The market topping process is volatile, but watch for high-momentum, overvalued stocks with negative expectations to lead the way down.
A screen for these stocks returned a group of seven short candidates. JOBS has the best resume of the group with a P/E of 149x, beta of 1.67, falling EPS and net margins, and a rising short ratio.
Technicals do not indicate the stock is flagging yet. A conservative entry point is at the 50-day moving average, but it may pay to be more aggressive around $81.50 if growth-to-value relative strength confirms a rotation out of risk.
Catching a Falling Star
The market topping process can be drawn out with major bouts of volatility. High-momentum stocks can be the first hit as investors lock in profits and roll into risk-off areas. This presents an interesting opportunity to bet against high-fliers, but where to begin? The process of identifying shorts is much easier today with online tools.
Finbox.io’s stock screener makes easy work of narrowing down the market to a handful of options. Setting the filters for at least $1 billion market cap, negative quant and analyst expectations (-10% price targets), and a 50%+ stock price gain over the last year returned seven stocks from a field of 6,000+.
The results of the screen included 51job, Inc. (ADR) (Nasdaq: JOBS), Proto Labs Inc (NYSE: PRLB), Southern Copper Corp (NYSE: SCCO), Valhi, Inc. (NYSE: VHI), Virtu Financial Inc (Nasdaq: VIRT), General Cable Corporation (NYSE: BGC) and GCI Liberty Inc Class A (Nasdaq: GLIBA).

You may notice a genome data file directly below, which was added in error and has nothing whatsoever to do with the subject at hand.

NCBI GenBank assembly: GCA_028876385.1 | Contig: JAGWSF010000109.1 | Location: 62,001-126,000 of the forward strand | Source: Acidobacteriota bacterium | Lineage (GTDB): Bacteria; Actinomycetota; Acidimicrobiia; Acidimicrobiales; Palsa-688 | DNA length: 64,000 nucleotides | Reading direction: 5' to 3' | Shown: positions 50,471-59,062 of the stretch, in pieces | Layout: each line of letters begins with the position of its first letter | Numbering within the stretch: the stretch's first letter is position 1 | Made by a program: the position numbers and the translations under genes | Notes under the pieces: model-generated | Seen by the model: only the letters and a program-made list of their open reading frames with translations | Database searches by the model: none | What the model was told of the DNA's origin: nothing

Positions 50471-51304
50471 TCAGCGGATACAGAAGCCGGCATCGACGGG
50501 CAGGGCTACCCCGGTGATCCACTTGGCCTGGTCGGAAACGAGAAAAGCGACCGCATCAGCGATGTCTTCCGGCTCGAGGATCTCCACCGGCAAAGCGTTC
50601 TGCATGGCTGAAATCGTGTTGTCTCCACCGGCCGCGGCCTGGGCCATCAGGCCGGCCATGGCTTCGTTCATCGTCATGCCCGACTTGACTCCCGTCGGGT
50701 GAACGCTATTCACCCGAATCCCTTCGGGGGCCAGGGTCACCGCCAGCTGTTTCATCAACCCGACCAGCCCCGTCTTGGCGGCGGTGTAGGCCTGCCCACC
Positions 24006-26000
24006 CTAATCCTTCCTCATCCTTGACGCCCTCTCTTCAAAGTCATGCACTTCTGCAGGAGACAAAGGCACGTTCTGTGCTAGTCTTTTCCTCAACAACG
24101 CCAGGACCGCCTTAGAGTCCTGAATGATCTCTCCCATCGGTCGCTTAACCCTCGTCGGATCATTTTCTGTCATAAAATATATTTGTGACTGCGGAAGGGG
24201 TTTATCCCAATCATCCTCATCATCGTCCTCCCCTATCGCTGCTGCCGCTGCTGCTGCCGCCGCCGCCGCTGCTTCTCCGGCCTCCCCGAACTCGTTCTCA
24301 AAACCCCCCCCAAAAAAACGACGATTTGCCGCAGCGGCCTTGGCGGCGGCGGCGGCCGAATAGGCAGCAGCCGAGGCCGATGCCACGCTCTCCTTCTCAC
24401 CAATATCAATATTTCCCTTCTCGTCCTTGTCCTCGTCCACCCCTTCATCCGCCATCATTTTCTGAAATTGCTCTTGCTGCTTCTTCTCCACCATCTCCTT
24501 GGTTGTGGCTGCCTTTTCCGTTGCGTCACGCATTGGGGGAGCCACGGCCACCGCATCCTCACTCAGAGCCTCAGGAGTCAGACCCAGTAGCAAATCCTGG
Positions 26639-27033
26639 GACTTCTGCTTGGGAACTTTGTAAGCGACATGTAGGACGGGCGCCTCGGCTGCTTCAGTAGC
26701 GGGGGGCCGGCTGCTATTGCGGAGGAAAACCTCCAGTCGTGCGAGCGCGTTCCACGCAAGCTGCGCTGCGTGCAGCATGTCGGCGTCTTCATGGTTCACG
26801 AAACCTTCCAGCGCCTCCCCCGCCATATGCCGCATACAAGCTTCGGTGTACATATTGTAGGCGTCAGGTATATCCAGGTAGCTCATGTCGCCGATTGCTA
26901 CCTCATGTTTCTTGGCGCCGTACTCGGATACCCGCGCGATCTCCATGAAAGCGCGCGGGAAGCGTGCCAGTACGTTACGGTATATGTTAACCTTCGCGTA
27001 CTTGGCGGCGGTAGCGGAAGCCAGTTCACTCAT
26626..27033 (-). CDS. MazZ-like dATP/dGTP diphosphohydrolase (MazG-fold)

A quick comparison of these “shortable seven” was then done by adding columns for P/E, Enterprise Value/Free Cash Flow, beta, and number of analysts covering the stock. Since Wall Street’s negative expectations are one of the main filters, it is important to ensure that more than a couple of analysts are covering the stock. The valuations metrics provide a quick check for stocks that may have gotten far ahead of their fiscal performance.
When using the Finbox.io screener, users can quickly jump to stock overview pages, which feature a handy Peer Comparison grid with tabs for value, growth, and profit metrics. This helps put some of the valuation metrics in context with their industry peers, and gives a view into management’s execution. After throwing out stocks with few analysts, sorting for the highest P/E, and reviewing the peer benchmarks, Southern Copper and 51job stood out. Southern Copper had the highest EV/FCF multiple, and a copper miner will typically selloff with economic concerns. However, a look through SCCO’s last earnings release showed that the share float is nearly 90% owned by its parent company, Grupo Mexico. This makes it unlikely that SCCO will get hit hard. 51job is a China-based firm that provides job hunting and HR services within the country. Its beta is sky high, and it has a P/E that is 5x greater than its peers and sector.